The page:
Analyzing News Stories

Lynch, Jonathan BNZ2 at CDC.GOV
Wed Jan 26 09:56:59 EST 2005

Most news outlets are moving to RSS feeds...

You could probably set up Rev to continuously monitor an RSS feed, and
pull out, save, and categorieze those stories that you need. 

-----Original Message-----
From: use-revolution-bounces at
[mailto:use-revolution-bounces at] On Behalf Of Gregory
Sent: Wednesday, January 26, 2005 9:49 AM
To: Revolution
Subject: Analyzing News Stories

Hello everyone,

I'm starting a research project that will relate the flow of 
information, in the form of news reports from Reuters and Canada 
NewsWire, to activity in capital markets, namely, the volume and 
volatility of trade on the stock market.  The Canadian news sample will 
consist of about 240,000 stories going back to 1995.  I have two 
questions about processing the news data with Revolution.

1.  Creating an index of key words.  I will use arrays to create 
indexes of key words from the headlines and the stories.  There are 
many words that must be kept out of the indexes: a, the, about, there, 
this, etc.  The list of these is probably longer than I can imagine.  
Does anyone have a list of words that would "typically" be omitted from 
a key word index and which they'd be willing to share?  If not, does 
anyone know where I might get such a list?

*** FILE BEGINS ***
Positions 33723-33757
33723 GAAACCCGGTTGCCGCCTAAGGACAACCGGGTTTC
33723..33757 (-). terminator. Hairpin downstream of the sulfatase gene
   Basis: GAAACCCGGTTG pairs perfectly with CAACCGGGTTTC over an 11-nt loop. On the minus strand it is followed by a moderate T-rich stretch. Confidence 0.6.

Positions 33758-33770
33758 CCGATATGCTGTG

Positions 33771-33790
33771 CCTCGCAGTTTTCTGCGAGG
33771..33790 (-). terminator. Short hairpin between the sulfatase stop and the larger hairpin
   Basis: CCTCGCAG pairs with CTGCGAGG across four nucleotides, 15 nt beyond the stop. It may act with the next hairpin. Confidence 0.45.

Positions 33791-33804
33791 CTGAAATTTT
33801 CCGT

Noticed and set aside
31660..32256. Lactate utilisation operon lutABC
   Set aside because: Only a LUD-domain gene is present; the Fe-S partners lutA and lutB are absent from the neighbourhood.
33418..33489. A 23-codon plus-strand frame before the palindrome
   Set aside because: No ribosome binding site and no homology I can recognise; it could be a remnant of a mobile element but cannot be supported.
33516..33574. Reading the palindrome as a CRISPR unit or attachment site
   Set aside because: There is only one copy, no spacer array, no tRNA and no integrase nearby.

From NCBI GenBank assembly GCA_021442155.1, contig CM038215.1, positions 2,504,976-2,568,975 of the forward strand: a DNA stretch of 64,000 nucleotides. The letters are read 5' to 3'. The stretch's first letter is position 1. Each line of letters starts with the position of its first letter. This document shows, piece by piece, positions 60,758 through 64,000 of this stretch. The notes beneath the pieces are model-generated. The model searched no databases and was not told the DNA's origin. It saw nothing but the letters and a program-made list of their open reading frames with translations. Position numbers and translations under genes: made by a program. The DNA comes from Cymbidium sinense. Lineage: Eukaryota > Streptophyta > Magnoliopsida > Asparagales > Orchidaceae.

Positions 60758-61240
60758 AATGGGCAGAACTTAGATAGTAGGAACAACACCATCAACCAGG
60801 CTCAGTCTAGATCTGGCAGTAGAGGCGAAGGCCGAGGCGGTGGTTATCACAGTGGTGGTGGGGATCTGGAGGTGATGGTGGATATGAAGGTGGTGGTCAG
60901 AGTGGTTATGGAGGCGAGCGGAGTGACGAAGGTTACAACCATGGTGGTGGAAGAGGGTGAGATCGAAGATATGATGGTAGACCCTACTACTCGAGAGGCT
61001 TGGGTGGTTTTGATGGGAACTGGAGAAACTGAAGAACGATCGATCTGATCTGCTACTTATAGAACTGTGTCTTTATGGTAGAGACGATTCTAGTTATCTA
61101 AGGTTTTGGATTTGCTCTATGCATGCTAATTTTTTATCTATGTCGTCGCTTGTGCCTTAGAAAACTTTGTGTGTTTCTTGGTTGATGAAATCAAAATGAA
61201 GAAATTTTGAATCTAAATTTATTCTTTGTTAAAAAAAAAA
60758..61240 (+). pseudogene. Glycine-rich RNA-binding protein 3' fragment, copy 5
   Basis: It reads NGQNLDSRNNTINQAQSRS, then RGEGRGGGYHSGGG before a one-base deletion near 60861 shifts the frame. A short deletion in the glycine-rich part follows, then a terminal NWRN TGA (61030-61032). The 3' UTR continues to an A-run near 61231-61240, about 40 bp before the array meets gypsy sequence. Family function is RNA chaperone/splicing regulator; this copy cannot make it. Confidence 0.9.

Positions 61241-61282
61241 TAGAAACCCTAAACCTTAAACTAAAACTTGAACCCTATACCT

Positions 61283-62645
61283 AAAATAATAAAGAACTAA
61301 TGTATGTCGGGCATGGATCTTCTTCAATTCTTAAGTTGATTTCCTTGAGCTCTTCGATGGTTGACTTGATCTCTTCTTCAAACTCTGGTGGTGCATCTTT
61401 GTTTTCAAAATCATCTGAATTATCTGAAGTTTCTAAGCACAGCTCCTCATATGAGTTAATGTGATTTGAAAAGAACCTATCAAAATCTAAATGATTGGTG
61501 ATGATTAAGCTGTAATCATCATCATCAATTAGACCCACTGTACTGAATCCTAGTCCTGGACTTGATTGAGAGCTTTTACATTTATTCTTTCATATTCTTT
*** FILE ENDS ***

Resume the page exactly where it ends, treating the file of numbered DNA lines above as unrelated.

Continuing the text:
2.  Obtaining the data.  I already have the Canadian news stories but 
our method of retrieving them was less than ideal, and I want to 
improve upon this for follow up studies.  The typical set up for most 
web sites that provide information to the public, and this is true of 
many scientific sites, is that they take the visitor's query and then 
return a list of hits.  These hits are displayed as hyperlinks that 
lead to more detailed underlying information.  You know the story.  The 
problem for researchers is that we're often interested in analyzing all 
of the information that comes up in a query.  So we prefer to be able 
to download all of the data in some raw format, text ideally, go 
through it, clean it up, discard what they don't need, and proceed with 
our research.  Some sites do permit visitors to download entire data 
sets from FTP sites or through more direct database communication, but 
most do not.  Do you think it's feasible to create a kind of web data 
extraction utility in Revolution?  I'm thinking that I would visit a 
news site, for example, enter a query, and then use resulting tags that 
appear in the URL field to reverse engineer the way their database 
handles the queries so that I can automate it in Revolution.  Here's an 
example of one hit from Canada NewsWire drilled down through the 
hyperlinks to an actual story.

There's the month, year, date, and serial number (c7010) for the story. 
  In Revolution, I would then work with

	repeat ...
		put url (the info above cycled through the serial
numbers and dates)
			into a text file
	end repeat

The other piece of information that is needed, and which will vary from 
site to site, the way the serial numbering works.  Any thoughts on this 
approach?  Are there ethical considerations in obtaining information in 
this way?   My guess is no because it simply means going from clicking 
one thousand hyperlinks at a web site to clicking one Revolution button 
to obtain the same number of stories.



	Gregory Lypny
	Associate Professor of Finance
	John Molson School of Business
	Concordia University
	Montreal, Canada
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